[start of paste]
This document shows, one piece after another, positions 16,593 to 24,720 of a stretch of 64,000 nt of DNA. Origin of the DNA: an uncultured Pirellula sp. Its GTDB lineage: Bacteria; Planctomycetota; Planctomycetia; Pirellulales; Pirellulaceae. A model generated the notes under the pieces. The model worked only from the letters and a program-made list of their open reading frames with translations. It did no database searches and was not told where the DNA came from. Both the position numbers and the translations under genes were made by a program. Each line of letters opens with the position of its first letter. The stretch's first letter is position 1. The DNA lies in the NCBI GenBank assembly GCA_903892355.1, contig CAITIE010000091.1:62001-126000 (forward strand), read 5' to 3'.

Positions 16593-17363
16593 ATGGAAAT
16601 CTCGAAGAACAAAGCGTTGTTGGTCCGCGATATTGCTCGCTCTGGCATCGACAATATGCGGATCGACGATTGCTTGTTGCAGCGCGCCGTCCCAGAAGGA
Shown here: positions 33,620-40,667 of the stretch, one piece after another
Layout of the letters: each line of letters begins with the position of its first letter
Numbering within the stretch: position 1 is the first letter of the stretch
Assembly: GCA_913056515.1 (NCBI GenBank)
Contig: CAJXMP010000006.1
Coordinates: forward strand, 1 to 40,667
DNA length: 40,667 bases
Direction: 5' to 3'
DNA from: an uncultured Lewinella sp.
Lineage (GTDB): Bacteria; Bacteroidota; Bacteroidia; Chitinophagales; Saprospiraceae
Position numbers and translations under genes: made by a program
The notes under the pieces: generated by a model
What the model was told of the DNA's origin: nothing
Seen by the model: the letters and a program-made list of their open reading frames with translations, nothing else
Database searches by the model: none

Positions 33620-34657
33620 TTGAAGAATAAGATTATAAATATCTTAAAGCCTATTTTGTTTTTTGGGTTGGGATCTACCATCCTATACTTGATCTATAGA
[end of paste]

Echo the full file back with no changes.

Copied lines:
This document shows, one piece after another, positions 16,593 to 24,720 of a stretch of 64,000 nt of DNA. Origin of the DNA: an uncultured Pirellula sp. Its GTDB lineage: Bacteria; Planctomycetota; Planctomycetia; Pirellulales; Pirellulaceae. A model generated the notes under the pieces. The model worked only from the letters and a program-made list of their open reading frames with translations. It did no database searches and was not told where the DNA came from. Both the position numbers and the translations under genes were made by a program. Each line of letters opens with the position of its first letter. The stretch's first letter is position 1. The DNA lies in the NCBI GenBank assembly GCA_903892355.1, contig CAITIE010000091.1:62001-126000 (forward strand), read 5' to 3'.

Positions 16593-17363
16593 ATGGAAAT
16601 CTCGAAGAACAAAGCGTTGTTGGTCCGCGATATTGCTCGCTCTGGCATCGACAATATGCGGATCGACGATTGCTTGTTGCAGCGCGCCGTCCCAGAAGGA
Shown here: positions 33,620-40,667 of the stretch, one piece after another
Layout of the letters: each line of letters begins with the position of its first letter
Numbering within the stretch: position 1 is the first letter of the stretch
Assembly: GCA_913056515.1 (NCBI GenBank)
Contig: CAJXMP010000006.1
Coordinates: forward strand, 1 to 40,667
DNA length: 40,667 bases
Direction: 5' to 3'
DNA from: an uncultured Lewinella sp.
Lineage (GTDB): Bacteria; Bacteroidota; Bacteroidia; Chitinophagales; Saprospiraceae
Position numbers and translations under genes: made by a program
The notes under the pieces: generated by a model
What the model was told of the DNA's origin: nothing
Seen by the model: the letters and a program-made list of their open reading frames with translations, nothing else
Database searches by the model: none

Positions 33620-34657
33620 TTGAAGAATAAGATTATAAATATCTTAAAGCCTATTTTGTTTTTTGGGTTGGGATCTACCATCCTATACTTGATCTATAGA